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Keywords:

  • adaptive design;
  • predictive distribution;
  • sensitivity;
  • robustness;
  • relative risk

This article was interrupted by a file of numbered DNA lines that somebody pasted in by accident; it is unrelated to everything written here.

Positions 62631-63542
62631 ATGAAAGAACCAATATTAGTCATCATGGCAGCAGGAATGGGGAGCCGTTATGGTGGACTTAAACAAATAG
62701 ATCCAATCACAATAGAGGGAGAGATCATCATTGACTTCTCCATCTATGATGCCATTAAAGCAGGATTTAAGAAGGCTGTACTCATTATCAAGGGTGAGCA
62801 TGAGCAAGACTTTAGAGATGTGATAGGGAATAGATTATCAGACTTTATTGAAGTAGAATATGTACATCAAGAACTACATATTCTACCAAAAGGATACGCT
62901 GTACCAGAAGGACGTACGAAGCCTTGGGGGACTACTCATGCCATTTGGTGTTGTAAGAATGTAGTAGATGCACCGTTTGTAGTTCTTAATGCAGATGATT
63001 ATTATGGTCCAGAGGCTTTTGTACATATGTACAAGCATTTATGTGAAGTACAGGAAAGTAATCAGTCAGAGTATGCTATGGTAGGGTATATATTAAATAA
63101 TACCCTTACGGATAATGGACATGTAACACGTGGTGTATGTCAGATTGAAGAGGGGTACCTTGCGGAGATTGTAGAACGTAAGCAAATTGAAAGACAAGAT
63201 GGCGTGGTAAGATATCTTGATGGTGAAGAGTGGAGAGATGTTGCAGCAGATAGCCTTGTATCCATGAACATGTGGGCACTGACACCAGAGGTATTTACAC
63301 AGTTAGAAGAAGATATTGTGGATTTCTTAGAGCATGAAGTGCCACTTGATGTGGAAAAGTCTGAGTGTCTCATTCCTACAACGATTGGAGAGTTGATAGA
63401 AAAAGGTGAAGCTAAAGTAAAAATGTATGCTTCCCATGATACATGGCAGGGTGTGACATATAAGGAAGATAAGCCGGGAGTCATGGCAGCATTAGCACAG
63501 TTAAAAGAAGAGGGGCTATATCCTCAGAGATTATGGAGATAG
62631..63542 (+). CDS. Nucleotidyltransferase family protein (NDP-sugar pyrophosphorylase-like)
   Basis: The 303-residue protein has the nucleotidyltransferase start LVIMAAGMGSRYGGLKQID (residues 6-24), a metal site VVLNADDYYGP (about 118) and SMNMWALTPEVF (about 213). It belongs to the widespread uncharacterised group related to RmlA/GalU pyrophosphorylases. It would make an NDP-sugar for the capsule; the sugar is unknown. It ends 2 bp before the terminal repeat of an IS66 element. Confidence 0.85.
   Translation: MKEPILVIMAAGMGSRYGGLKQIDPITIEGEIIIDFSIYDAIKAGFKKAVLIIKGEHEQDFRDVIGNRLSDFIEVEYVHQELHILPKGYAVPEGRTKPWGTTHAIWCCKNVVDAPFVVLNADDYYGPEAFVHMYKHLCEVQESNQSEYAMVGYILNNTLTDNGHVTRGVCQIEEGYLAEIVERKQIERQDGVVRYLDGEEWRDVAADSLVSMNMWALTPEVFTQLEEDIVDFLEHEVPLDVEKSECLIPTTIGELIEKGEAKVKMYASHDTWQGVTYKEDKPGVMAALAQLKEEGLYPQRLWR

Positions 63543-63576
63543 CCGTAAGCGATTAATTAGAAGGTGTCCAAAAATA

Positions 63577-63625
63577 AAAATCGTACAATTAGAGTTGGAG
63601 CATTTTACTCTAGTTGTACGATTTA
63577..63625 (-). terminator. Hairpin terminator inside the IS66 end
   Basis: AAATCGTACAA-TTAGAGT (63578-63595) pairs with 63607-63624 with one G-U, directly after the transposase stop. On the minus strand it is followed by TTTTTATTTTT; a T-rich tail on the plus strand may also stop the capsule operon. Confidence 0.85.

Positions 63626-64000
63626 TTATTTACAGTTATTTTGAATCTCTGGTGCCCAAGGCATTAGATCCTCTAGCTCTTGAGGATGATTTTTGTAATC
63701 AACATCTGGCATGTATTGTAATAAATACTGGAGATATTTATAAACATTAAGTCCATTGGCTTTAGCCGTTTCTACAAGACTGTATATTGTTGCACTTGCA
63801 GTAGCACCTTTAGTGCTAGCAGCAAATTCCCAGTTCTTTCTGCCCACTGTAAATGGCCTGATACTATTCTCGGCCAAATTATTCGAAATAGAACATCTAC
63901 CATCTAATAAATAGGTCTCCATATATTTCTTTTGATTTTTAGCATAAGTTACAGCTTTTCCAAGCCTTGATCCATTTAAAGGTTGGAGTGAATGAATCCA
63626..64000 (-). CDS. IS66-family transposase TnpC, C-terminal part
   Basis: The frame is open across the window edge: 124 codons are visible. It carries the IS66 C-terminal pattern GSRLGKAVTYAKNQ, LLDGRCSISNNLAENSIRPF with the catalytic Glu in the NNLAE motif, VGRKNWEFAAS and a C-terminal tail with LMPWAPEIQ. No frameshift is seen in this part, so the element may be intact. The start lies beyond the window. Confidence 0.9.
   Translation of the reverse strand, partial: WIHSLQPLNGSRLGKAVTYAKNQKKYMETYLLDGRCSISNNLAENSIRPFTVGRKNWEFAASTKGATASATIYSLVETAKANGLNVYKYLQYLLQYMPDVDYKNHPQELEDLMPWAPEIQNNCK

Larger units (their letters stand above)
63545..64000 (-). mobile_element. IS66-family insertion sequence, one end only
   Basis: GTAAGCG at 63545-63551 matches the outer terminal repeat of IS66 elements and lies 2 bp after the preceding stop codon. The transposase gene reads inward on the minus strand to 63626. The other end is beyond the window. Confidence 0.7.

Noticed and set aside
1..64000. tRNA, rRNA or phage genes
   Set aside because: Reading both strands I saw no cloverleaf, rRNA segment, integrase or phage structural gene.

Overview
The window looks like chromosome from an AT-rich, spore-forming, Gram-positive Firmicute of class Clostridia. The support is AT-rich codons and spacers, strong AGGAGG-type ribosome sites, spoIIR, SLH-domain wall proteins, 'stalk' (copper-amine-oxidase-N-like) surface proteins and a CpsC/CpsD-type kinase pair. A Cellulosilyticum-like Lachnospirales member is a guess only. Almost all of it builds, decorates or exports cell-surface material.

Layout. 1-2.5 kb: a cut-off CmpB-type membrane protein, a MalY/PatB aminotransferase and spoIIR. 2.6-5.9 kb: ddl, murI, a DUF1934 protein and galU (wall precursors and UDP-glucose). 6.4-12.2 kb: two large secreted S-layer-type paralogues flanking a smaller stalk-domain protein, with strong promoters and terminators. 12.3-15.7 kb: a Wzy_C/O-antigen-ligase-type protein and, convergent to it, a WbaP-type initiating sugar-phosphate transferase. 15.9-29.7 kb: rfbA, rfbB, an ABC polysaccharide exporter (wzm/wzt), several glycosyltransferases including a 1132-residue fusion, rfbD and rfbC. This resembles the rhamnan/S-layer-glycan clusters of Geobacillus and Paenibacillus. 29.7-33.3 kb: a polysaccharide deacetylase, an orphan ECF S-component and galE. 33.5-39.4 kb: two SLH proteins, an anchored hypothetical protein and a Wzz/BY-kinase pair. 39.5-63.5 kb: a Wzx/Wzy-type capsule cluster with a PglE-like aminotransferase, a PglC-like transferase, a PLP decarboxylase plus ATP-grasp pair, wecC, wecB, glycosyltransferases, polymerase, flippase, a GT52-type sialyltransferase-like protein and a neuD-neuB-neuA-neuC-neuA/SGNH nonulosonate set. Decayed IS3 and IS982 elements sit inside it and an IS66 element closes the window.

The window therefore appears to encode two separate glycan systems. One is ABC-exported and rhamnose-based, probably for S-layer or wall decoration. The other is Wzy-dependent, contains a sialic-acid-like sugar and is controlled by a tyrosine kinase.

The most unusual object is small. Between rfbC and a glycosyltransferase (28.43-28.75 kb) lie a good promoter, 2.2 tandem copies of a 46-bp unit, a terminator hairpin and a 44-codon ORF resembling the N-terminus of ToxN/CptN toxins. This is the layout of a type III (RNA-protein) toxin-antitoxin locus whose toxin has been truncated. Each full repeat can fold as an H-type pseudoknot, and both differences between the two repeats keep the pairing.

An emerging concern with new therapeutic agents, especially treatments for type 2 diabetes, a prevalent condition that increases an individual's risk of heart attack or stroke, is the likelihood of adverse events, especially cardiovascular events, that the new agents may cause. These concerns have led to regulatory requirements for demonstrating that a new agent increases the risk of an adverse event relative to a control by no more than, say, 30% or 80% with high (e.g., 97.5%) confidence. We describe a Bayesian adaptive procedure for determining if the sample size for a development program needs to be increased and, if necessary, by how much, to provide the required assurance of limited risk. The decision is based on the predictive likelihood of a sufficiently high posterior probability that the relative risk is no more than a specified bound. Allowance can be made for between-center as well as within-center variability to accommodate large-scale developmental programs, and design alternatives (e.g., many small centers, few large centers) for obtaining additional data if needed can be explored. Binomial or Poisson likelihoods can be used, and center-level covariates can be accommodated. The predictive likelihoods are explored under various conditions to assess the statistical properties of the method. Copyright © 2013 John Wiley & Sons, Ltd.